Cache Size

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In the following sections, we'll explain how Windows 2000 computes the size of the system cache (both virtually and physically). As with most calculations related to memory management, the size of the system cache depends on a number of factors, including memory size and which version of Windows 2000 is running.

Cache Virtual Size

The virtual size of the system cache is a function of the amount of physical memory installed. The default size is 64 MB. If the system has more than 4032 pages (16 MB) of physical memory, the cache size is set to 128 MB plus 64 MB for each additional 4 MB of physical memory. Using this algorithm, the virtual size of the system cache for a computer with 64 MB of physical memory will be:

128 MB + (64 MB - 16 MB) / 4 MB * 64 MB = 896 MB

Table 11-1 shows the minimum and maximum virtual size of the system cache, along with the start and end addresses. If the system calculates a cache virtual size that is greater than 512 MB, the cache is assigned virtual memory from an additional address range known as cache extra memory.

Table 11-1 Size and Location of System Data Cache

Platform Address Range Minimum/MaximumVirtual Size
x86 2-GB system space 0xC1000000-E0FFFFFF, 0xA4000000-BFFFFFFF 64-960 MB
x86 1-GB system space 0xC1000000-DBFFFFFF 64-432 MB
x86 1-GB system space with Terminal Services 0xC1000000-DCFFFFFF 64-448 MB

Table 11-2 lists the system variables that contain the virtual size and address of the system cache.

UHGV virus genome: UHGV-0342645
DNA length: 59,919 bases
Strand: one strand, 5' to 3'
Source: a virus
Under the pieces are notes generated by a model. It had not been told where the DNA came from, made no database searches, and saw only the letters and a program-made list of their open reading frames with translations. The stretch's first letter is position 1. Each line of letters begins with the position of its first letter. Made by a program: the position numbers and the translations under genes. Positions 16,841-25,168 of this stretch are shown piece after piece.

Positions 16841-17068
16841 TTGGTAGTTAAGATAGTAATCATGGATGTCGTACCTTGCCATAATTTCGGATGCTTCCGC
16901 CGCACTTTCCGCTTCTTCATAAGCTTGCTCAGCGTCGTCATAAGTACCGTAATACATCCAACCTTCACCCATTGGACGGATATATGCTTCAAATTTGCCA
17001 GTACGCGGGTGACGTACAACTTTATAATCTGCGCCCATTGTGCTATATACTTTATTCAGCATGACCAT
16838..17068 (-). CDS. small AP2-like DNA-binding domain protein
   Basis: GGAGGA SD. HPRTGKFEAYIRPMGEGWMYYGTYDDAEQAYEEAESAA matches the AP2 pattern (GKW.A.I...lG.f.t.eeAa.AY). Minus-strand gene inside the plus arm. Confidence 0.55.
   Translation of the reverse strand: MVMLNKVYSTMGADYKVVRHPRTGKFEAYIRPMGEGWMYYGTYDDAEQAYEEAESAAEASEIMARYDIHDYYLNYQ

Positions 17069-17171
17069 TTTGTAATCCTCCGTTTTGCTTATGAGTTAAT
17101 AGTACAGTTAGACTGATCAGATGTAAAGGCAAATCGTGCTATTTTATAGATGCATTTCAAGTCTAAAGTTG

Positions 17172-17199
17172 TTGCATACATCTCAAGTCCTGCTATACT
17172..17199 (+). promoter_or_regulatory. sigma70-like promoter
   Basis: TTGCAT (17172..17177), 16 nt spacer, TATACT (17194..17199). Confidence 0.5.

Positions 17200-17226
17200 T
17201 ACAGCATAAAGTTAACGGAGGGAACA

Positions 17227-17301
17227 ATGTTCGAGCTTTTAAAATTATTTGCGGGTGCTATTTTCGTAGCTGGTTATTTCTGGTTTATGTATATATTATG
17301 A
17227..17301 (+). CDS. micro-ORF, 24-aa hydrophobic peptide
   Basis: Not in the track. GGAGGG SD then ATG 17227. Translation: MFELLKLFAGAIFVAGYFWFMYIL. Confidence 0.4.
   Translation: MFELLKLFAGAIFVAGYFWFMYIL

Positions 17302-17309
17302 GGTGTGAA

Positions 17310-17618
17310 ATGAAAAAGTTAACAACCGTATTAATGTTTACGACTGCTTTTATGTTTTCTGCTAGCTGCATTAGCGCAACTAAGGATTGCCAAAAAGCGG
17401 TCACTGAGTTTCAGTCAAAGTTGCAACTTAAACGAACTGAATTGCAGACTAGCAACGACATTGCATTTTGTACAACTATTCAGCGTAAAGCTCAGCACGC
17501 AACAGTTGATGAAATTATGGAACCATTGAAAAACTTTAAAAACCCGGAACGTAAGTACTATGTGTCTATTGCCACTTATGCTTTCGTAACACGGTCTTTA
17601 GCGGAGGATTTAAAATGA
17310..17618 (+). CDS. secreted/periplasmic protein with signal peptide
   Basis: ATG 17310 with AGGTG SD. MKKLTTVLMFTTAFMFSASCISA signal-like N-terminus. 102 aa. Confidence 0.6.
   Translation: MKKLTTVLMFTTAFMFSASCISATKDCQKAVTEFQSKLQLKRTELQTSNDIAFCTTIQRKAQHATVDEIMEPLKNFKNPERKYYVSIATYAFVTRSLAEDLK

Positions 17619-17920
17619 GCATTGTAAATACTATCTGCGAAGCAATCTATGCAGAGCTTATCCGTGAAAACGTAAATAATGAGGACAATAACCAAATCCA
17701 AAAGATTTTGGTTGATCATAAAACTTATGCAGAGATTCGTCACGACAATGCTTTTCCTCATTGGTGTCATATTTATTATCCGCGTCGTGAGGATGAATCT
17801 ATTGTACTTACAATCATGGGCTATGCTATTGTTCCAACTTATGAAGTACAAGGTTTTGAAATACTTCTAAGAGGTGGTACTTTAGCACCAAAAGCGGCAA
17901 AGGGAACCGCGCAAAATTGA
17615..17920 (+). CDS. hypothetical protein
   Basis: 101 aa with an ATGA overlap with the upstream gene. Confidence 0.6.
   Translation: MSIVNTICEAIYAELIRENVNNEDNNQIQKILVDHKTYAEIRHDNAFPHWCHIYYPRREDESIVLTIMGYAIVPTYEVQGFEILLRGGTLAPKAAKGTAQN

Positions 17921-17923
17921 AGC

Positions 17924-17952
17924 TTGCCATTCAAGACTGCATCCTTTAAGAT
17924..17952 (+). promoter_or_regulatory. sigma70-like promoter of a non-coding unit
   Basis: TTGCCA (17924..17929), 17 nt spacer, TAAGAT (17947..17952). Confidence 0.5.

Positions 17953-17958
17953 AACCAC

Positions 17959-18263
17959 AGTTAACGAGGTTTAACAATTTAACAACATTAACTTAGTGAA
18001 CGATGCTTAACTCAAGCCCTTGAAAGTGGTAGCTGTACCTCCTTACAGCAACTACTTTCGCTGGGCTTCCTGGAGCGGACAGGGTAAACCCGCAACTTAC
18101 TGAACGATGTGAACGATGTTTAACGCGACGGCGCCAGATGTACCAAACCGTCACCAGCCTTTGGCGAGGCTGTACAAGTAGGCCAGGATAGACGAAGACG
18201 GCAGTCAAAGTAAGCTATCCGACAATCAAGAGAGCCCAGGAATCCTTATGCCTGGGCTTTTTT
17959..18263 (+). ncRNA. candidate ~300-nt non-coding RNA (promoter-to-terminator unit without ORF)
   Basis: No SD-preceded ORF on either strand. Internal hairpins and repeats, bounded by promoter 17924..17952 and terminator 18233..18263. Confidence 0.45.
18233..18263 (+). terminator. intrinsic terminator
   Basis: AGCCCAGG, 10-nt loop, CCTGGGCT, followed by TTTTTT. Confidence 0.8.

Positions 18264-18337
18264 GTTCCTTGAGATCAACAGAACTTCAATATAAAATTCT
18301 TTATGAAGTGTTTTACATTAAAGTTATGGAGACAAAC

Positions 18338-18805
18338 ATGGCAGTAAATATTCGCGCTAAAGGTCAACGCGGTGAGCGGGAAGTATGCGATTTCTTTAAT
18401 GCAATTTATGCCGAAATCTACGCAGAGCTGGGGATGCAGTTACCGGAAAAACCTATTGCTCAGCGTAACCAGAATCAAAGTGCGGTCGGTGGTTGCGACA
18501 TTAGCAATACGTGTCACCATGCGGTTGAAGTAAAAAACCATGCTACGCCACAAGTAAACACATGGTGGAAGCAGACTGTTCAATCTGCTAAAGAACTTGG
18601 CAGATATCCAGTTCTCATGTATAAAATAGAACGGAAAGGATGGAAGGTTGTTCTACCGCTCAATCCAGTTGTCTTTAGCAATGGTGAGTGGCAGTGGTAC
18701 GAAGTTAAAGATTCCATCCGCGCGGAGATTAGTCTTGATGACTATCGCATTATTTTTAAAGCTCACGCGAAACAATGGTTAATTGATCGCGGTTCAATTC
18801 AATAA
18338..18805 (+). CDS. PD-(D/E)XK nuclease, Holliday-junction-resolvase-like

Table 11-2 System Variables for the Virtual Size and Address of the System Cache

System Variable Description
MmSystemCacheStart Starting virtual address of cache
MmSystemCacheEnd Ending virtual address of cache
MiSystemCacheStartExtra Starting virtual address of cache extra memory if cache size > 512 MB
MiSystemCacheEndExtra Ending virtual address of cache extra memory if cache size > 512 MB
MmSizeOfSystemCacheInPages Maximum size of cache in pages

Cache Physical Size

As mentioned earlier, one of the key differences in the design of the Windows 2000 cache manager from that of other operating systems is the delegation of physical memory management to the global memory manager. Because of this, the existing code that handles working set expansion and trimming as well as manages the modified and standby list is also used to control the size of the system cache, dynamically balancing demands for physical memory between processes and the operating system.